The 1980s saw further changes in the NHS' workforce. The Thatcher Government encouraged (and eventually forced) health authorities to put most ancillary services out for competitive tender, effectively outsourcing the jobs of those workers. This led to a substantial reduction in numbers, with one-third of ancillary posts disappearing between 1980 and 1987. Those that remained were largely employed by private agencies and no longer subject to national agreements or trade union collective bargaining. For nurses, the introduction of Project 2000 meant that their profession now centred around degree courses run by universities rather than nurse training courses run by teaching hospitals. This effectively removed student nurses from hospital workforces and helped raise the status of the profession. Much of the physical labour done by student nurses was now passed to a new category of health worker, the healthcare assistant, a role that mirrors that of "auxiliary nurses" in the early NHS. The status of general practitioners as outside contractors was largely confirmed by the market-based reforms introduced by the Thatcher, Major and Blair governments. The working lives of hospital doctors changed from the 1970s onwards, as career paths and work patterns became increasingly formalised. Set rules on hours were introduced in the 1970s and refined in the 1980s and 1990s to dramatically reduce the number of hours junior doctors were expected to contribute.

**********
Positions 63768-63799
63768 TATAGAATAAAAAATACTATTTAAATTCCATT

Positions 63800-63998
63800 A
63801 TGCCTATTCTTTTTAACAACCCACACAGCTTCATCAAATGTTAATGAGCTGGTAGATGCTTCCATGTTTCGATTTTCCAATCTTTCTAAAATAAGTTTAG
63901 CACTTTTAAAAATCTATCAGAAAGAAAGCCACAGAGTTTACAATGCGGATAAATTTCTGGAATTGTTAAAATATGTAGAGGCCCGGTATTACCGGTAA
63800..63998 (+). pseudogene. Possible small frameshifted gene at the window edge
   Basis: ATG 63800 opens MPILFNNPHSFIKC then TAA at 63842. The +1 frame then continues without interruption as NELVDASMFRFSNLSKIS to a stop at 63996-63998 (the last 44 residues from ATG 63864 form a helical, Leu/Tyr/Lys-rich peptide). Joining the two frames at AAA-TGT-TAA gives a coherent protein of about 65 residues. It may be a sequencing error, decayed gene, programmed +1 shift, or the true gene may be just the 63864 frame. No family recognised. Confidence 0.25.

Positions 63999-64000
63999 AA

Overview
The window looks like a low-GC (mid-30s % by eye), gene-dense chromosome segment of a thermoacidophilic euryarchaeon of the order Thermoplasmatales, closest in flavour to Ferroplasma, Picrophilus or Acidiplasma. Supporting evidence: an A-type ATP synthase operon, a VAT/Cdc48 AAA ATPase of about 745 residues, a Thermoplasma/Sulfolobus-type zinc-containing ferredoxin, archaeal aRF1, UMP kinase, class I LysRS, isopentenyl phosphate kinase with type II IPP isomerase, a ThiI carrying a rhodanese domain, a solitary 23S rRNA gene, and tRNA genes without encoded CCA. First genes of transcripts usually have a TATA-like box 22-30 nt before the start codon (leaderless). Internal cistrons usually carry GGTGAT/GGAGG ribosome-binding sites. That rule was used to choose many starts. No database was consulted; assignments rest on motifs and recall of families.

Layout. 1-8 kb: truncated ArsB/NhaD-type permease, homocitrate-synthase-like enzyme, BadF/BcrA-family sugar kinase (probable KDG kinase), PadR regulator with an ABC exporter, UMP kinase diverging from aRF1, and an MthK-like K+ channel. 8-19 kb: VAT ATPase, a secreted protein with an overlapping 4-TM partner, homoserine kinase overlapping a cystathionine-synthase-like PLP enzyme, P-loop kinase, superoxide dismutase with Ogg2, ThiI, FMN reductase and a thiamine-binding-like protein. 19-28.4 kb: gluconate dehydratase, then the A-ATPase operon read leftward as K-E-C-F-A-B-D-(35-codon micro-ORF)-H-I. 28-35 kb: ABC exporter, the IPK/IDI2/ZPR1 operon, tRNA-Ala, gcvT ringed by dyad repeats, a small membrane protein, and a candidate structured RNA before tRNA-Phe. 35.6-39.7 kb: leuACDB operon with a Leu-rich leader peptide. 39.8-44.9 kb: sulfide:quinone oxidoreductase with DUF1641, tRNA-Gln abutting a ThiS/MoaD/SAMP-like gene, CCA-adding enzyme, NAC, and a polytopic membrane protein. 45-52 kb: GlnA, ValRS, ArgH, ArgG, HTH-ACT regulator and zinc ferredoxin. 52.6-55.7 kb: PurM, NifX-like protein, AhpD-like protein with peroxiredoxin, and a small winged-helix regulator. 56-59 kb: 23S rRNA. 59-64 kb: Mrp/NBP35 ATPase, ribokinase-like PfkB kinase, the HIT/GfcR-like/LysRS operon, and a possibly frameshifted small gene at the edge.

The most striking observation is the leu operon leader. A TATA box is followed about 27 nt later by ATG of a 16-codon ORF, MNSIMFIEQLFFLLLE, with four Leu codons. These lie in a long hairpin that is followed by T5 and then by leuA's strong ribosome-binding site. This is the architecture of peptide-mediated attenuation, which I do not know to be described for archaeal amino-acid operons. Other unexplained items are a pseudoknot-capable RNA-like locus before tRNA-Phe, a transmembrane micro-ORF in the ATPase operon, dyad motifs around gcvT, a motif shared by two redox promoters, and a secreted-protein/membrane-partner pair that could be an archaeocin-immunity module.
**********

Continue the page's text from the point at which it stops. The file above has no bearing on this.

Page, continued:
Between 1948 and 1972 the NHS largely remained free of strikes, but nevertheless did experience some other industrial disputes. The foundation of the service was opposed by many doctors, particularly general practitioners, who feared that a state medical service would reduce their independence. Doctors expressed this opposition through their largest professional organisation, the British Medical Association, which held a number of ballots canvassing its members' (largely negative) opinions on arrangements for the new service. After a threat to boycott the new service, the BMA secured some concessions from Aneurin Bevan, the Minister of Health responsible for implementing the NHS Act. The BMA's intransigence did not stop the new health service coming into being, but did secure the right to be paid on a "capitation" basis (per patient) rather than on a set salary. More importantly for doctors the government's concessions established the conventional wisdom in the Ministry of Health that changes to the NHS were impossible without the consent of the medical profession, effectively giving doctors a "medical veto". Winning consent from physicians remained a problem for health ministers, who faced regular complaints, particularly relating to pay. In 1962 the government gave up control over doctors' pay to the independent Review Body on Doctors' and Dentists' Remuneration.
The first dispute involving nurses took place when student nurses opened their first NHS pay packets in July 1948. Despite having received a modest pay rise, an increase in National Insurance contributions meant their take-home pay had gone down. Outraged students at St. Mary's Hospital, Plaistow, organised a protest rally and a march, threatening to resign en masse if their demands for better pay, shorter hours and general improvements in conditions weren't met. The march made headlines but won few concessions from the Ministry of Health. Complaints from student nurses about poor conditions, long hours and low pay were common for much of the post-war period. Up to the 1970s, student nurses were responsible for as much as 75% of the physical labour on hospital wards and were often subject to intense disciplinary regimes both on the wards and in their private lives, with many student nurses living in strictly-supervised hospital nurses' accommodation.